04 June 2010

Back to black and back again

Session logoSession beer is the subject of this month's, er, Session. It seems to be a bit of a preoccupation among the brighter sort of American beer enthusiast: why is all our good stuff ABV'd up to the hilt? Why can't we have top-notch flavoursome beer that you can stay with for a whole night's drinking and not end up bladdered before bedtime? I can't really speak to that motion, but am very happy that it's not an issue here. In fact, I wish the reverse -- that there were more beers outside the 4-5% ABV range available on the bar in Ireland. In both directions. I suppose I could write about Porterhouse TSB and Smithwicks, representing, respectively, the best and worst of sub-4% Irish beer. But that would bore me. Instead, I'm writing about stout because you can't beat a good stout session. Last night's Dungarvan shindig at the Bull & Castle, featuring sumptuous Black Rock on cask proved that beyond any doubt.

Much as I'd love to have more Irish session stout to write about, I'm looking across the Irish Sea and a couple of British ones that have crossed my path lately.

We kick off with Hopback Entire Stout, a case of which landed with a friend (hi Peter!) recently. It's 4.5% ABV and carries the hallmark of a good session beer: balance. The main flavours are sweet caramel and dry coffee, but not too much of either. The body is quite hefty -- entire, you might say -- but nowhere near filling enough to make you think twice about opening a second bottle. It's just the right level of chewwiness to show the flavours at their best.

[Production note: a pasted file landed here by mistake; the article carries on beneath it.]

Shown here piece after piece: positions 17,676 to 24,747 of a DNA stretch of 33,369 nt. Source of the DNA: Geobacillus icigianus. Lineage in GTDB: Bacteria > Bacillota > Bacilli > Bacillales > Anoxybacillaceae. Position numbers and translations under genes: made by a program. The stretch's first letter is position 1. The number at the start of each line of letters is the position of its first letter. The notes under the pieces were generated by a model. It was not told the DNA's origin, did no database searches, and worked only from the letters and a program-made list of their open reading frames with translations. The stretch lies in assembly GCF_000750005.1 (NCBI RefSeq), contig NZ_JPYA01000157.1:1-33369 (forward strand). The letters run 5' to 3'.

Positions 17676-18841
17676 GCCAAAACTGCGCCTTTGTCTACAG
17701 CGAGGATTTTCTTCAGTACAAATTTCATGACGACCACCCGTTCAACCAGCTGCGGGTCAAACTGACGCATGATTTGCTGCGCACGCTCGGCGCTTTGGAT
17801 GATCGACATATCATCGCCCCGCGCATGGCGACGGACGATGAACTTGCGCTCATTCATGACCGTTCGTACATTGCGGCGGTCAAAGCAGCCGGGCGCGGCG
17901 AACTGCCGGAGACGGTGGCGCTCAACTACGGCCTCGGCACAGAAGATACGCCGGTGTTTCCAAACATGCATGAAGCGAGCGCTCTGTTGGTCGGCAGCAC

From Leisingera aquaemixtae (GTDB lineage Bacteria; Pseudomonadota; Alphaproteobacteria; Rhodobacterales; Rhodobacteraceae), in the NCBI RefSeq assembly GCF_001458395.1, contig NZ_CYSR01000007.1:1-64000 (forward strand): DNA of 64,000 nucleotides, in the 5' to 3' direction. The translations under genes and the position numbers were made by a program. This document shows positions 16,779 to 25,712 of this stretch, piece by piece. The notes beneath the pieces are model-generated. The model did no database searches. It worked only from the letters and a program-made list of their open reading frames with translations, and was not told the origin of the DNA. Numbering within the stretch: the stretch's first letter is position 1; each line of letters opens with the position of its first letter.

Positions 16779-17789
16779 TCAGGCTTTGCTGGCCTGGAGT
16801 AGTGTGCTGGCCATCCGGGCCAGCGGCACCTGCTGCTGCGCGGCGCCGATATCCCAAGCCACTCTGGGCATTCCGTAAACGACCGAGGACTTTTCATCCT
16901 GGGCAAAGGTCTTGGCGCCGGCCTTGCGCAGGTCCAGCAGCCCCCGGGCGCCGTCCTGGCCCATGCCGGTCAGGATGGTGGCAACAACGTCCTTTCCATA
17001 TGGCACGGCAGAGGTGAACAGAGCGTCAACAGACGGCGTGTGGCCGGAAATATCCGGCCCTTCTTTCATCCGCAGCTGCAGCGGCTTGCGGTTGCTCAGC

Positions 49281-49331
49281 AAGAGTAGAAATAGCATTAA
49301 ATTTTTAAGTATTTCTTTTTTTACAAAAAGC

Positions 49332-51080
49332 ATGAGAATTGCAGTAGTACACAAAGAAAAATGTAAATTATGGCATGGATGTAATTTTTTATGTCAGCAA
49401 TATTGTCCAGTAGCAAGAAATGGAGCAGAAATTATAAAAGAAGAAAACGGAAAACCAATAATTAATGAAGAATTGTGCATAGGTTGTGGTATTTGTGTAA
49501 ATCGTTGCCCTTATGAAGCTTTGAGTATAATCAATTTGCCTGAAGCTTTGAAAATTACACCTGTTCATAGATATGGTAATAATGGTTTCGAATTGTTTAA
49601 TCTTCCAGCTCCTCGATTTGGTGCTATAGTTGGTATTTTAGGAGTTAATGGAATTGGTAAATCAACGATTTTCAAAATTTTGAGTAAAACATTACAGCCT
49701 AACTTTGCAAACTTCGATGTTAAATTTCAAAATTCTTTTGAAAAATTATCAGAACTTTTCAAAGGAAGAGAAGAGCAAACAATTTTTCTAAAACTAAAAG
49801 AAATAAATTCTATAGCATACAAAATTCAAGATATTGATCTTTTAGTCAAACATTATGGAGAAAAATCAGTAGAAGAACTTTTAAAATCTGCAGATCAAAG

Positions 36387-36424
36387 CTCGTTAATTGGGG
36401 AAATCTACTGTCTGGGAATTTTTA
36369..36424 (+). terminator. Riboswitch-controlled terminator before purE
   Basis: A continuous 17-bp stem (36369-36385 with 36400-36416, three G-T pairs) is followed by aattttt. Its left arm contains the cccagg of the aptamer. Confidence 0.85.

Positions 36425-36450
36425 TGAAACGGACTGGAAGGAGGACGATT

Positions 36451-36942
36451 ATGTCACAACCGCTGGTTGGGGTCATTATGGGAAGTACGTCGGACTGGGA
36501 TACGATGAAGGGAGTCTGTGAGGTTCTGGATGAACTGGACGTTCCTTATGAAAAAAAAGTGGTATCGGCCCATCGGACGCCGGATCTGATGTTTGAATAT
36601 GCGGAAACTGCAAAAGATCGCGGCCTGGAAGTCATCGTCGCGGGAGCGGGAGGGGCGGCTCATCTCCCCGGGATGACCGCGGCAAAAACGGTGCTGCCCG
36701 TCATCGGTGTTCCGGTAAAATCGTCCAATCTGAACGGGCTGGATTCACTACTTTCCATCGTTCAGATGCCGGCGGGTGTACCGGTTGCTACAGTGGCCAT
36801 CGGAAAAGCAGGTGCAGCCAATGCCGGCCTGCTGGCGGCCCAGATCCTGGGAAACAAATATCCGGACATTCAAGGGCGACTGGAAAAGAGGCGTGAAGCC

Since I rarely have the attention span for the same beer twice in a session, next up was Night Beacon from the Breconshire Brewery, a company I've had an unpleasant encounter with previously. This started off worryingly by pouring almost completely flat. There's a very slight tingle of carbonation, but otherwise it's a pancake -- a dud bottle, perhaps? So the flavour compounds are not in any hurry to create an aroma and it doesn't smell of much as a result, just a hint of dry roast. The flavour is also dry, but in a crisp and minerally sort of way, with a slight background of chocolate and tobacco. The lack of condition leaves it on the thin side, but that adds to its sessionability: not exactly a lightweight at 4.5% ABV but definitely good for more than one if the flatness doesn't put you off. Redemption of a sort, then, for Breconshire. (I should add also that I tried their Golden Valley golden ale too a while back and quite liked it -- another understated plain sessioner).

Low ABV, balance, light fizz: all these elements go in to make beer properly sessionable. Any colour and flavour profile will do. Getting this right without making the beer dull is one of the challenges for the brewer. I reckon the guys at Hopback and Breaconshire have it down, however.

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